Editor’s Note: This is the second post in our ongoing Farm to Closet series where we’re following the journey of a sheep’s wool from a sustainably managed ranch in Patagonia as it’s spun, dyed, and knit into a finished beautiful piece. Read the first post.
I really thought that nothing could be softer than a delicious hank of merino yarn. Then I received an innocent little package from Ricardo Fenton, manager of the Estancia Monte Dinero, one of the Ovis XXI partner ranches in Argentina that The Nature Conservancy is working with to develop sustainable grazing practices. That little package changed the definition of “soft” because inside was what you see below: yards and yards of cuddly merino wool tops that virtually cry “make me into something comfy!”
Now obviously tops doesn’t come straight off the sheep like this. There are a few more steps before the fleece is able to be spun, including scouring (washing), drying, and combing or carding – separating and straightening the wool fibers using what looks like two big metal hairbrushes.
The process of spinning wool into yarn has been around for centuries, when the fibers were actually twisted together between the hand and thigh. The invention of the spinning wheel in medieval times changed the art of spinning, first with the “great wheel” (a big fly wheel turned by hand) and later with the “treadle wheel,” which included a foot-pedal to power the wheel.
These tools were used for hundreds of years until the Industrial Revolution, when the invention of the spinning jenny revolutionized the textile industry. One spinning jenny could out-produce nearly a dozen workers and became indispensable in the mills that sprouted up along New England’s rivers to meet the growing demand for manufactured garments (remember “sheep fever?”).
One of those mills, Harrisville Designs, still operates today in New Hampshire. In addition to being one of the last remaining producers of 100% wool yarn in the United States, they also teach folks how to spin the old fashioned way – including me.
(Yours truly sitting at a treadle wheel awaiting instruction. Yes, I knit that shirt.)
The overall concept isn’t difficult – treadle (pedal) to get the wheel going (and maintain speed), “draft” the fiber, and watch yarn form. Easy, right? Suuuure. Let’s see that a little more closely.
Treadling makes the fly wheel spin. A belt on the fly wheel connects to the flyer which, in turn, surrounds the spindle and bobbin. Spinning the wheel spins the flyer, which winds the newly-formed yarn onto the bobbin.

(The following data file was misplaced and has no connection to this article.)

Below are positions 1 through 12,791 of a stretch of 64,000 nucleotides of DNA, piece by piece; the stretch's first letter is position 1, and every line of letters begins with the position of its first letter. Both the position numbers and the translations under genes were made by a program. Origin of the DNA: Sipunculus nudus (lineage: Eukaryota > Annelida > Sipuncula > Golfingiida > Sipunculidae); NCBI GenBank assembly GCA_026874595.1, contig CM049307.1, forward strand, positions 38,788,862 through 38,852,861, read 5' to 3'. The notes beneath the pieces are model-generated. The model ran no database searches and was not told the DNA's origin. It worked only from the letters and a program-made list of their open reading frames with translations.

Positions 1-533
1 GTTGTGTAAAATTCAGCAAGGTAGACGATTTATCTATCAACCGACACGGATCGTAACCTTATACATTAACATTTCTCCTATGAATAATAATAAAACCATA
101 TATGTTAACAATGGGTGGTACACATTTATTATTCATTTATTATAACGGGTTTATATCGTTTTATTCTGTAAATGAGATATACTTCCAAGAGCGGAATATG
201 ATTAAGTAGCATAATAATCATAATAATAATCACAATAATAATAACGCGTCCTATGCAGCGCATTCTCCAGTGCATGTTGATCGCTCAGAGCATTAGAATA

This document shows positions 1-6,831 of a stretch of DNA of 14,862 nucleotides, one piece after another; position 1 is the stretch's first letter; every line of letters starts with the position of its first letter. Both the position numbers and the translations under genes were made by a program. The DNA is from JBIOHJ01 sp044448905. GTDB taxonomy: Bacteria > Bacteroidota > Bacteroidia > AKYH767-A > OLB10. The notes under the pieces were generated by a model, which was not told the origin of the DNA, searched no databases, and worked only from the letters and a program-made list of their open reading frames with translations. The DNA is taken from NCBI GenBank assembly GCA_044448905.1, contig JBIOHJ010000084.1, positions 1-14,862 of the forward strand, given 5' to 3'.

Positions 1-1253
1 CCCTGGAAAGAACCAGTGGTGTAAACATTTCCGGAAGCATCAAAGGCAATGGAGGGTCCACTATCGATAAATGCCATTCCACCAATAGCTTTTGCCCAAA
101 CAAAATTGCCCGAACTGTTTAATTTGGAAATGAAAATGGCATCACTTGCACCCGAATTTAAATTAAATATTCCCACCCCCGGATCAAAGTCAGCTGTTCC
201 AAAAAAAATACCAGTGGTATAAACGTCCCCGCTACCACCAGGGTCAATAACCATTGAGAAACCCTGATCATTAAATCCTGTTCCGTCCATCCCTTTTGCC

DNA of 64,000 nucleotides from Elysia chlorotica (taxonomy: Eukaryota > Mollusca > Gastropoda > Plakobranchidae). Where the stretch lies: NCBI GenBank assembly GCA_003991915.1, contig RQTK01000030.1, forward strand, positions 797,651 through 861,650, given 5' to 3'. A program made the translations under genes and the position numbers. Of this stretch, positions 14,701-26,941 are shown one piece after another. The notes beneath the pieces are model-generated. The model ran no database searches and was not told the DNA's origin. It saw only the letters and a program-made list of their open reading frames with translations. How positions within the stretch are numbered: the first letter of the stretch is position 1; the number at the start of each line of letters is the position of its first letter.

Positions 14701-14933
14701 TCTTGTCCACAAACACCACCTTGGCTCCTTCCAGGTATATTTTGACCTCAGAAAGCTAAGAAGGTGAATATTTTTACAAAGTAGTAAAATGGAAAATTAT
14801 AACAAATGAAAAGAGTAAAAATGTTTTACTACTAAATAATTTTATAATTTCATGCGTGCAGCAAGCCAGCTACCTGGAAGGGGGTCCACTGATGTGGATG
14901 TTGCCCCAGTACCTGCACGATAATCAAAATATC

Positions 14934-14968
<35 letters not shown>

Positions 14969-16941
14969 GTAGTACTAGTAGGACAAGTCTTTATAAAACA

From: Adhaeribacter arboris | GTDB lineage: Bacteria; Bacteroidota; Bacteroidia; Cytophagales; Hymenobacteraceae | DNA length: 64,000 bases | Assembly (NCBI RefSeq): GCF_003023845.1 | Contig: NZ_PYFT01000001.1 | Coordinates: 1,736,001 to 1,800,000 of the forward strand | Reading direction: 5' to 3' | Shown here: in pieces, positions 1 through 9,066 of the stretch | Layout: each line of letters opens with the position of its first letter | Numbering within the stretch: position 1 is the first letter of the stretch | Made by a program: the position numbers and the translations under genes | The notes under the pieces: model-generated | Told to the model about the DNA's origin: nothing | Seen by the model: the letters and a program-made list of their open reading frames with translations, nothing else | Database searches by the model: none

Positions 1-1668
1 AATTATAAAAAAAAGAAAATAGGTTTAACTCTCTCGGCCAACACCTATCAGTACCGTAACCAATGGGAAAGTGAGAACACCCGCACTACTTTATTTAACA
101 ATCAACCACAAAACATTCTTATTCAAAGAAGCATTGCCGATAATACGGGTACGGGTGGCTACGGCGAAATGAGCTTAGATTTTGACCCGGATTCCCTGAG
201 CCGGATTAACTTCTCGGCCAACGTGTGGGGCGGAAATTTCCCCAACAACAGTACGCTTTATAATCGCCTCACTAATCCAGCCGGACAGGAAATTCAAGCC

Drafting is the process of pulling lengths of fiber from your mass of tops or roving and gently feeding it to the wheel. Through a combination of rotation and tension, the drafted fibers start to spin into a thread that’s sucked in by the flyer and wrapped around the bobbin. The amount of fiber drafted, coupled with the speed at which the wheel is turning, determines the amount of twist in (and therefore the thickness and strength of) the yarn. There’s some pretty in-depth physics to how that actually works and it has to be precise, otherwise you get a jumble of overspun fiber. When it works right, you get yarn:
It took an extraordinary amount of trial and error (and patience) to get even a few yards of yarn on the spindle. To think of the incredible time and effort our ancestors dedicated to producing enough to make a single garment! It must have taken months to go from sheering the sheep to processing and spinning the fiber into something usable. And then you still have to dye and knit it. Need a new pair of socks? No problem – just wait 10 months.
In the end I produced a very tiny skein of yarn. You know what? That’s okay, because I did it. Should we ever end up in a world without power like on Revolution, I could potentially own a sheep and keep my family clothed. In the near-term, I’ve developed an even stronger appreciation for the incredible resources that nature provides, as well as for those who had the creativity and patience to understand and develop how to use them. When working together, people and nature can achieve wondrous things, don’t you think?
[All images: Lori Johnson]